This mobile provider wants to use drones and blimps to provide cell service in rural areas

EE drone

Photo via EE

The technology will also be used to help emergency responders.

One of the biggest roadblocks for the expansion of mobile services to new areas and the improvement of service in existing areas is infrastructure. Laying wire and building cell towers costs considerable time and money. This week British mobile carrier EE unveiled an ambitious new plan that would circumvent some of those challenges.  

EE's plan involves a patent-pending balloon and drone-based system that would provide mobile coverage to rural customers. Instead of building towers, mini-mobile sites would be attached to the helium balloons and drones to provide 4G mobile coverage.

EE already offers the largest 4G coverage in the United Kingdom, but this plan would allow the company to expand further without the massive time and financial investment of building new infrastructure.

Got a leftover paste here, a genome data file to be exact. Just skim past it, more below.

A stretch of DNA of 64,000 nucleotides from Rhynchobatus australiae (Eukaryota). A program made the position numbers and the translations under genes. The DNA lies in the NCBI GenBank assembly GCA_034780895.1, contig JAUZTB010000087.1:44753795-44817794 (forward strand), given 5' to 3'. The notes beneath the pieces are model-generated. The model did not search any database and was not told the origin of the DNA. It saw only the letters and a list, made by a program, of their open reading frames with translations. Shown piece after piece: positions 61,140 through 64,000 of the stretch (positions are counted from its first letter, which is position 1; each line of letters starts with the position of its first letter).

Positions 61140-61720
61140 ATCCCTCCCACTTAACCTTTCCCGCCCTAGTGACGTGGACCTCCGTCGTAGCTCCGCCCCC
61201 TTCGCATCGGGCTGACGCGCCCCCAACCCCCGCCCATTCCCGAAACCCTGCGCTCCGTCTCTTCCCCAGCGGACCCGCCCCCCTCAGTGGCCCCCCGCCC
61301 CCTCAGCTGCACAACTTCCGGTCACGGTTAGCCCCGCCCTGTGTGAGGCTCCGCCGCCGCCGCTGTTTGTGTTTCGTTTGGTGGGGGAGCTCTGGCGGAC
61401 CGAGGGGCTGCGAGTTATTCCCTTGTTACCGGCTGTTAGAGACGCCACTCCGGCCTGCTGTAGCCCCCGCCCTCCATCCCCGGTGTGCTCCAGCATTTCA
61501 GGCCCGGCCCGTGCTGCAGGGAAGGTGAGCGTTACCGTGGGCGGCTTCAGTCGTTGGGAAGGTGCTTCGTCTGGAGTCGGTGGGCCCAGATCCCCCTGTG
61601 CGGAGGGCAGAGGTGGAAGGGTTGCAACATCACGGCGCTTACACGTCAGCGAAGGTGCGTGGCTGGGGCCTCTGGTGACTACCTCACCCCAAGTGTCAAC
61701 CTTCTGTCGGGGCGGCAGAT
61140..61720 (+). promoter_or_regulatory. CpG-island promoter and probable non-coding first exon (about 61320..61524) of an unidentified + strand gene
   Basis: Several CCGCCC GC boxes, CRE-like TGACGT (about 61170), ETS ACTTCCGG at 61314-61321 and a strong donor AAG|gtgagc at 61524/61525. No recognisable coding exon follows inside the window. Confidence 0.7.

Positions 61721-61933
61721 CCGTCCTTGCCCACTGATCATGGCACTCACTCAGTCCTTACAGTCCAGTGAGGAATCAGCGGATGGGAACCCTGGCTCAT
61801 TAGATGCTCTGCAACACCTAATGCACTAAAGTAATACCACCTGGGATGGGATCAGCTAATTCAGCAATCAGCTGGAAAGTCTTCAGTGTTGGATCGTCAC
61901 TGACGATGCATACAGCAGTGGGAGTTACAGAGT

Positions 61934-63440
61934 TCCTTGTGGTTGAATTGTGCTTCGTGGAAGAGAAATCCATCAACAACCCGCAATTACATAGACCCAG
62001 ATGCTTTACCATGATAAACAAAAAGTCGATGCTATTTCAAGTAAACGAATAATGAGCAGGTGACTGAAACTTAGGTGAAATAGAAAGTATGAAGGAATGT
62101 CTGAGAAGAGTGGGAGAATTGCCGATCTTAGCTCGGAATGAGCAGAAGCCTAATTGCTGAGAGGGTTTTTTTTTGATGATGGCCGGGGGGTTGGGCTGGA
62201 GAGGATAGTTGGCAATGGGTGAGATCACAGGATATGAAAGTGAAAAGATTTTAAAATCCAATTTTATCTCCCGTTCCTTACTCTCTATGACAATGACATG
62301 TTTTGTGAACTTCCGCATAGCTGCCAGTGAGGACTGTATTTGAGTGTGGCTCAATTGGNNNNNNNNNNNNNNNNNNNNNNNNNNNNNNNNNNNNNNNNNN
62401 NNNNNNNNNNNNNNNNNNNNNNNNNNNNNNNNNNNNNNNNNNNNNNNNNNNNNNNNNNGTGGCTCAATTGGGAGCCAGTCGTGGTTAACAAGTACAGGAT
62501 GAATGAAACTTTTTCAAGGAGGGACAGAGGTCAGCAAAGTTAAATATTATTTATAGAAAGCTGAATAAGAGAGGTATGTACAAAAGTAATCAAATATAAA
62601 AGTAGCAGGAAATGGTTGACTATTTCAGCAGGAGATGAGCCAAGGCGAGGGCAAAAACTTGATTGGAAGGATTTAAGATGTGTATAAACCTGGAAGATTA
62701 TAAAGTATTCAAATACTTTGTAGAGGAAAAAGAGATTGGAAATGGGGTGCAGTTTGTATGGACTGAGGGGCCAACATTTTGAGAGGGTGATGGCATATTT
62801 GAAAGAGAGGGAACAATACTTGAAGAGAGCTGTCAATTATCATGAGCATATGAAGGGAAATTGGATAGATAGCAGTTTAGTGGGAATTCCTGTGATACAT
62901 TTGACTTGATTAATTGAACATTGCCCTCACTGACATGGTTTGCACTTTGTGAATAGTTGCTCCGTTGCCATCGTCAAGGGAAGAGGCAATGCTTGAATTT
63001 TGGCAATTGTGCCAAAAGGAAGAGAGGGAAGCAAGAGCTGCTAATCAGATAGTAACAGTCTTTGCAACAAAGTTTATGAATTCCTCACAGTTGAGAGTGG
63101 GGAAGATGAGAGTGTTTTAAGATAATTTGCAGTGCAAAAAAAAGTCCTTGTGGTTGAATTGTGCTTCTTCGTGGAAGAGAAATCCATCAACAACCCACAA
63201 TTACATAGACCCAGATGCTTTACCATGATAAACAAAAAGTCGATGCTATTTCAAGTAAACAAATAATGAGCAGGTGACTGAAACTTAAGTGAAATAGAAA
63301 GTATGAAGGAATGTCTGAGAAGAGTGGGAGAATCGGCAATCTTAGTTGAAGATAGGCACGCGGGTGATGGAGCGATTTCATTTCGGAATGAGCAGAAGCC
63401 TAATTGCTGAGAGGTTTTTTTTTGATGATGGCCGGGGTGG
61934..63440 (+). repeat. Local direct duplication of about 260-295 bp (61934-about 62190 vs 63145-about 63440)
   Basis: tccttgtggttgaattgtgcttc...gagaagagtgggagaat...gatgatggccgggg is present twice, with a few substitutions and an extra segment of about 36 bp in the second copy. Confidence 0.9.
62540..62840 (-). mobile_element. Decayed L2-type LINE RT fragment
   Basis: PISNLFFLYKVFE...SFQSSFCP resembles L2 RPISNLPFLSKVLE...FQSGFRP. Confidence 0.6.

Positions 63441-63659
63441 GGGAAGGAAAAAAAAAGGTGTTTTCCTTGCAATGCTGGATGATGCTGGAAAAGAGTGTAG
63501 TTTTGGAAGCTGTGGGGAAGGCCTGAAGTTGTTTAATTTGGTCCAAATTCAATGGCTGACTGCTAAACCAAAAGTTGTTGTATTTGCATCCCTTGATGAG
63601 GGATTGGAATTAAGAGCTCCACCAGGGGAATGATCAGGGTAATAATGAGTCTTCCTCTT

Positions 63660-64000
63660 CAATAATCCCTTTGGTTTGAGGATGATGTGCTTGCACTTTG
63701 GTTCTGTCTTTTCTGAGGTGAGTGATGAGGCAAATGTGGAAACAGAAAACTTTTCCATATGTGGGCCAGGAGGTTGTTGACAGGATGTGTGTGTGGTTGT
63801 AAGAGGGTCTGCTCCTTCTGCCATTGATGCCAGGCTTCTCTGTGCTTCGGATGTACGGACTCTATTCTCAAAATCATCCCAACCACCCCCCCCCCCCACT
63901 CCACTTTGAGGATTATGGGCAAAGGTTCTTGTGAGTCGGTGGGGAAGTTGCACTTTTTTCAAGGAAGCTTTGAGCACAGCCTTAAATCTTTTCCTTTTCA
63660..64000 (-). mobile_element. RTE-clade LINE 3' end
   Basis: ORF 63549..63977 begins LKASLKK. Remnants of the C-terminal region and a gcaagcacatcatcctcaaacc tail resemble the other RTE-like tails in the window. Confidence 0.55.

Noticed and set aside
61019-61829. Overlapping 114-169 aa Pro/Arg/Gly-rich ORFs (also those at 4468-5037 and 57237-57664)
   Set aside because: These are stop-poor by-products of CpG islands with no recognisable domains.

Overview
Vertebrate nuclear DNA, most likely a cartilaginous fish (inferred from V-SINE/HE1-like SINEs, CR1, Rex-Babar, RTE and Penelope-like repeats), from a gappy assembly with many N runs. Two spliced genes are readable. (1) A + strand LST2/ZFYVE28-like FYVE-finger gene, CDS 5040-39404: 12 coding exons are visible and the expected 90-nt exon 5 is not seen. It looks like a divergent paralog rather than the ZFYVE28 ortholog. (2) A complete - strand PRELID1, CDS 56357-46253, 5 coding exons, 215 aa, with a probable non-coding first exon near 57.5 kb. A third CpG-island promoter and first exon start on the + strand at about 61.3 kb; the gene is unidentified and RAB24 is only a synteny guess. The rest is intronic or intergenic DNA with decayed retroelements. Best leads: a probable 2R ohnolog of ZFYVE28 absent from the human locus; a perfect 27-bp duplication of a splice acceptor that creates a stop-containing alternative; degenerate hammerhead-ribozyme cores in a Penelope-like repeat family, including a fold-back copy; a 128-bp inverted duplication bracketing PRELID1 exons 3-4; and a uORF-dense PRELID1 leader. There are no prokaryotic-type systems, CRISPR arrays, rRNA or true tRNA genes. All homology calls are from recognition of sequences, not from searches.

“We are going to extraordinary lengths to connect communities across the U.K.," EE CEO Marc Allera explained in a press release. 

Innovation is essential for us to go further than we’ve ever gone, and deliver a network that’s more reliable than ever before. Rural parts of the U.K. provide more challenges to mobile coverage than anywhere else, so we have to work harder there -- developing these technologies will ultimately help our customers, even in the most hard-to-reach areas.

The implications for such a service are far-reaching. Beyond providing service to customers, these drones and balloons will also be useful in search-and-rescue operations, providing first responders with coverage in areas they might previously have been limited to using radios in. Also, if you’ve ever been at a large outdoor event like a festival, you know how quickly a mass of people can destroy cell coverage. This method might improve the coverage in target areas of mass congestion.

In addition to the balloons and drones, EE will also be rolling out special Mitsubishi trucks that feature 11-foot mobile masts that can follow emergency services vehicles to incident sites to help ensure coverage. You can view a video by EE on the project below.

H/T Digital Trends

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